BSG vs BSG #4
Peter David (Writer), Edu Menna (Artist), Mohan (Colourist), Taylor Esposito (Letterer)
18 April, 2018
The original Battlestar Galactica has been sucked through a wormhole into a universe where they face… the reboot Battlestar Galactica. Following the OG-Galactica is the OG-Pegasus, bearing an alien called Kali who proclaims to be the creator of the Cylons.
Admiral Bill Adama and Colonel Saul Tigh of the reboot series question Kali, who assures them of her good intentions but warns that the other Galactica cannot be trusted. Meanwhile, Gaius Baltar is trying to escape from the brig with the help of his OG counterpart, Count Baltar, but is foiled by Kara Thrace. Count Baltar escapes but not before warning Gaius that the OG-Galactica will destroy them with the help of the Cylons.
Disconcerted by two such pronouncements, Admiral Adama convenes with President Laura Roslin and Commander Adama from the OG universe. Mistrust leads to increasing friction between the two ships but how can they be sure who the real enemy is?
And, many light-years away, on the Cylon basestar, Boomer and her fellow skin-jobs are visited by an unknown figure promising to help them destroy humanity, but for a very high price.
Dynamite Comics’ Battlestar Galactica series certainly invokes readers’ nostalgia for the 1978 and 2004 television shows. Through the four issues, thus far, we have encountered familiar characters and scenarios with a fair number of Easter eggs to get fans of the shows excited.
As for the plot, it veers quite close to Star Trek territory. This is not necessarily a bad thing, but for non-Star Trek fans, the introduction of blue-skinned aliens and alternate universes might seem far-fetched. As someone who enjoys both Star Trek and Battlestar Galactica, I find this premise apt, especially as it addresses the existence of the two disparate ships and universes.
There is one particular moment in this issue that I liked – when Admiral Bill Adama points out to Commander Adama that his son, Captain Apollo, looks startlingly like the criminal Tom Zarek. Fans of the show will immediately understand the reference – the late Richard Hatch portrayed dashing and heroic Captain Apollo in the original series, and the criminal mastermind Tom Zarek in the reboot series. That panel definitely got a chuckle out of me.
This issue is very much a middle chapter – there isn’t any action but there is a lot of necessary exposition. Whereas the first three issues built up the characters and their interactions, this issue gives readers a sense of the dynamics between the two Galacticas and the Pegasus, as well as an inkling of what the future holds. This is undoubtedly a book about trust issues – nobody trusts anybody from the other universe – but the mistrust also starts trickling within crews, as well. And that is what makes this book a gripping read. If only we could tell the characters apart…
Reimagining live-action characters in a comic book is never easy. Fan expectations are high for a faithful recreation of the characters in art but that isn’t always possible. Unfortunately, this book barely even tries – I can only surmise that the majority of actors did not welcome their likenesses being reproduced on the page.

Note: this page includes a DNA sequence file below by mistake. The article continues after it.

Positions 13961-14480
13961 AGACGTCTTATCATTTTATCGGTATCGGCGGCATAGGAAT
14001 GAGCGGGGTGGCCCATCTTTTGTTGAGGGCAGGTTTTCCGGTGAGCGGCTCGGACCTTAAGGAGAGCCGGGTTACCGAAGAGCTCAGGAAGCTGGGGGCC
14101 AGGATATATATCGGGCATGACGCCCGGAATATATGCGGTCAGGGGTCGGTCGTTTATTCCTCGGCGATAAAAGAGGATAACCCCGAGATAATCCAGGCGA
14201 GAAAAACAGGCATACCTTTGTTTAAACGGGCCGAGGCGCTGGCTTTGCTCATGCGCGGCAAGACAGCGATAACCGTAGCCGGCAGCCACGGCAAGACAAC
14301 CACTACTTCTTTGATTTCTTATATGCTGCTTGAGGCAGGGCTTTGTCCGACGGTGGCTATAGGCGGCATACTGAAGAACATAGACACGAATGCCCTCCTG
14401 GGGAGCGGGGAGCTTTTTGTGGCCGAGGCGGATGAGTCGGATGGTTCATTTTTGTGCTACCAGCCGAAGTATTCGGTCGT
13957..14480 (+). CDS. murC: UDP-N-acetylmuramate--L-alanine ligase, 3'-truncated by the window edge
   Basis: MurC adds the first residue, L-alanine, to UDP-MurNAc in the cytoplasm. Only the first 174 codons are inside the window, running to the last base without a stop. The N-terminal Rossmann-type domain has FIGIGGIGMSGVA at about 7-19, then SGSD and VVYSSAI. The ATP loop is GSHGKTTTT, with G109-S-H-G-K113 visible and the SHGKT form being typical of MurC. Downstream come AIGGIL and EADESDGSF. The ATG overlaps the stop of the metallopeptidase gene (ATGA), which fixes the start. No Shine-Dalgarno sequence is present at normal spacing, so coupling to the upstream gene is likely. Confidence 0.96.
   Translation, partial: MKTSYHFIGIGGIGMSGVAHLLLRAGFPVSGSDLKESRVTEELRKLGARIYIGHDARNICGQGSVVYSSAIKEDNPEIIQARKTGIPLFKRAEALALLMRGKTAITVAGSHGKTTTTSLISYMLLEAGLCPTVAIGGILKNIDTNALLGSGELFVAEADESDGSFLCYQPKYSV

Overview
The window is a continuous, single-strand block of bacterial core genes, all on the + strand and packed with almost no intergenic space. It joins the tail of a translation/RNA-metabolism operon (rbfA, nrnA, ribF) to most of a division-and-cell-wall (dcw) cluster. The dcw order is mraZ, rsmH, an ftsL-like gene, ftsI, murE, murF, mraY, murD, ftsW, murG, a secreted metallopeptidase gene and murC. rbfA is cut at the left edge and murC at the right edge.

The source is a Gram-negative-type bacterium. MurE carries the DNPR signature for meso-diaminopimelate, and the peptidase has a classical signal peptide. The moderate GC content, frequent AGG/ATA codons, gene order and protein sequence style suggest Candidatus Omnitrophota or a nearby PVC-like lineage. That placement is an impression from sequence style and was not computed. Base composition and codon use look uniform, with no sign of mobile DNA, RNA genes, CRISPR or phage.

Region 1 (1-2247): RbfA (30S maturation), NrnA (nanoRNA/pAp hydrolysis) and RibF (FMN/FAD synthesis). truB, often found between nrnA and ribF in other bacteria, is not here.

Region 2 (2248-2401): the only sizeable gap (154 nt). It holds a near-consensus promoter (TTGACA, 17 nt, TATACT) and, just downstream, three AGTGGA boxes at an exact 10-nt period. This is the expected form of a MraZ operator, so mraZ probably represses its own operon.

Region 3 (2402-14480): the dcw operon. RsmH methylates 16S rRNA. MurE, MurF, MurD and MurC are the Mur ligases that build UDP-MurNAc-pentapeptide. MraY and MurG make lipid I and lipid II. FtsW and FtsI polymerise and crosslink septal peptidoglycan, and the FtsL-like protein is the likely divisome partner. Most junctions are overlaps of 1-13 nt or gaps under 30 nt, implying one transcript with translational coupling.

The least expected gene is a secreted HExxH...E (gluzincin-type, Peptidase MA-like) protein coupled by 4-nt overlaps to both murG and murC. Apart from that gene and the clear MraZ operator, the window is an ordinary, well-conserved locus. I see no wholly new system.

The characters in this comic, barring Admiral Adama, looked so different from their on-screen counterparts that I found myself having to read the first three issues, in-depth, so I had a frame of reference. It helped, but only just. I understand the need to distinguish the comic from the television series but drawing the characters in such a generic fashion is counter-intuitive. If this was the method artist Edu Menna chose to go with, then there really should have been some kind of index of characters to help familiarise readers.
But this wasn’t the only problem I had with the cast. The female characters’ portrayals are troubling, to say the least. President Roslin barely has a couple of panels in this comic, and those are in relation to the two Adamas. Boomer and Athena, who at least look similar to actor Grace Park, barely get a look-in; there is so little substance to their roles.
Badass Viper pilot Kara Thrace’s brief appearance has her bumping into Baltar. She is seen in her civvies, which accentuate a voluptuous form that is not at all representative of the character on the television show and does Katee Sackhoff’s iconic and gender-defying role a great disservice.
The alien Kali is most problematic. She wears a Return of the Jedi-style metal bikini for absolutely no reason and, when drawn in profile, her physical assets are almost always visible.
Lieutenant Sheba at least gets an entire scene where she confronts her father with disturbing truths, but that is the only scene where a female character gets to do something of importance in this issue.
Considering the abundance of rich female characters in at least the reboot source material, this series cannot expect to get away with pushing them aside even in a single issue. It was so frustrating to read! Sadly, the lack of substance for the female characters has been a running theme for the series and desperately needs to be rectified in coming issues.
The story in this comic has a great deal of suspense but it is almost entirely undercut by the lack of context. If you are looking to pick up this issue on its own, you will be confused and lost. Even if you are a fan of Battlestar Galactica (both of them), you will have to read the first few issues to understand who the characters are meant to be and where the story is going. It shows poor planning on the creators’ behalf because this series is shaping up to be quite exciting. If some reference points could be added in, it would make the readers’ journey so much easier and enjoyable.